A group of scientists is developing a new technique that can identify criminals using their hand images. A combination of vein patterns, skin wrinkles, scars, tattoos and pigmentation are used as vital biometrics used to determine an individual.
Research revealed that the project will combine “hard biometrics”, such as fingerprints with “soft biometrics”, for a comprehensive assessment of a person’s true identity.
Professor Deme Sue Black of Lancaster University, leading anatomist and forensic anthropologist said “The hand keeps and shows many anatomical differences of human genetics, development, environment or even accidents so each person’s hands are different.
Now for the first time, researchers will analyze all the factors that make the hand really unique, so that we can understand and use them reliably as evidence of identifying individuals.”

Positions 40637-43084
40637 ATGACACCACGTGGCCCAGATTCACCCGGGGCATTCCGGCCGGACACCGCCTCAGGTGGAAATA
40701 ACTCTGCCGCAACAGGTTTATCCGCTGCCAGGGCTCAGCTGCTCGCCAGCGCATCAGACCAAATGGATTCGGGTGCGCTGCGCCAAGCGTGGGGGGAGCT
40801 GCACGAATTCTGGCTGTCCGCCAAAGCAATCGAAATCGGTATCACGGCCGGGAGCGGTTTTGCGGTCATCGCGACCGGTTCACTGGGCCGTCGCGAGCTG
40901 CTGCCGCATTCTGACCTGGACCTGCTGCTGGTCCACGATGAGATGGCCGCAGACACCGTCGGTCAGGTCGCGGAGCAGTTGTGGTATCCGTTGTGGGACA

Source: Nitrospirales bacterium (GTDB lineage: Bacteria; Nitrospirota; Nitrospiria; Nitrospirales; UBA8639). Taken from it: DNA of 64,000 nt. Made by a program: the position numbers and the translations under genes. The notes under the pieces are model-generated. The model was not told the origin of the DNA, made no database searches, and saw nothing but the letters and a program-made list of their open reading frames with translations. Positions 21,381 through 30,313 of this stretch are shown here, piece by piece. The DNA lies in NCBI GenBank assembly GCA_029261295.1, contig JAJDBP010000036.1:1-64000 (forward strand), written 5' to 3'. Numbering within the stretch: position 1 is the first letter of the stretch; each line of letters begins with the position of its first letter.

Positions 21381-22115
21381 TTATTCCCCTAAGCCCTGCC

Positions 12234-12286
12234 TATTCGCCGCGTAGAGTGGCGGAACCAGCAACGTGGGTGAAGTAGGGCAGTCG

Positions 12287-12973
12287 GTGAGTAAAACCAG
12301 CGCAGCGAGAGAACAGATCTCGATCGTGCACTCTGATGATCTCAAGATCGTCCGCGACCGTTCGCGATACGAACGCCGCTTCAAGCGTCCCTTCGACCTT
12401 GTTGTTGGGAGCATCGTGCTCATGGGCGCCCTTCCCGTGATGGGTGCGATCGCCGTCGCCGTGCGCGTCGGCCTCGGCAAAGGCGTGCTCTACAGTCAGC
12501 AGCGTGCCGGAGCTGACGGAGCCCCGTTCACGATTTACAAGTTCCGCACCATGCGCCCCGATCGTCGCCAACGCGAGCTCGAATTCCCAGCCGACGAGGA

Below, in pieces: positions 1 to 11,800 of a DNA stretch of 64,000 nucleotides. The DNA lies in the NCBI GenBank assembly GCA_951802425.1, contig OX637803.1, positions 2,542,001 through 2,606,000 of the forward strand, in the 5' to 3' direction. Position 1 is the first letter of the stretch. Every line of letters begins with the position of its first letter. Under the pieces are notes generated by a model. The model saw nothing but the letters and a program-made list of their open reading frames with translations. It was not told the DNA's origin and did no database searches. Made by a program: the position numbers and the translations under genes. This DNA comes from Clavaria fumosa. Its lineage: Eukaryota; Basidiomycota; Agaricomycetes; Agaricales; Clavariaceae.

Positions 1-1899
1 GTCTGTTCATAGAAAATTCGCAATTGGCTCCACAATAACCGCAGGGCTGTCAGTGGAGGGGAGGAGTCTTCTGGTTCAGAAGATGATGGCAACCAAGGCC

The technique is the first of its kind and has not been tested before, but anatomists, anthropologists, genetics, biologists, photo analysts and computer scientists work together to create the system.
Researchers call it an opportunity to develop a variety of new biological capabilities, and may have many uses in the future, border control and assistance in the investigation of serious crimes organized at the global level.
More than 5,000 national scientists are now employed to create an open source data package for the program. The initiative has received £ 2.2 million in funding the five-year project of Lancaster and Dundee Universities.
It is hoped that the additional funding will allow researchers to obtain more precise imaging and identification of lighting and difficult factors.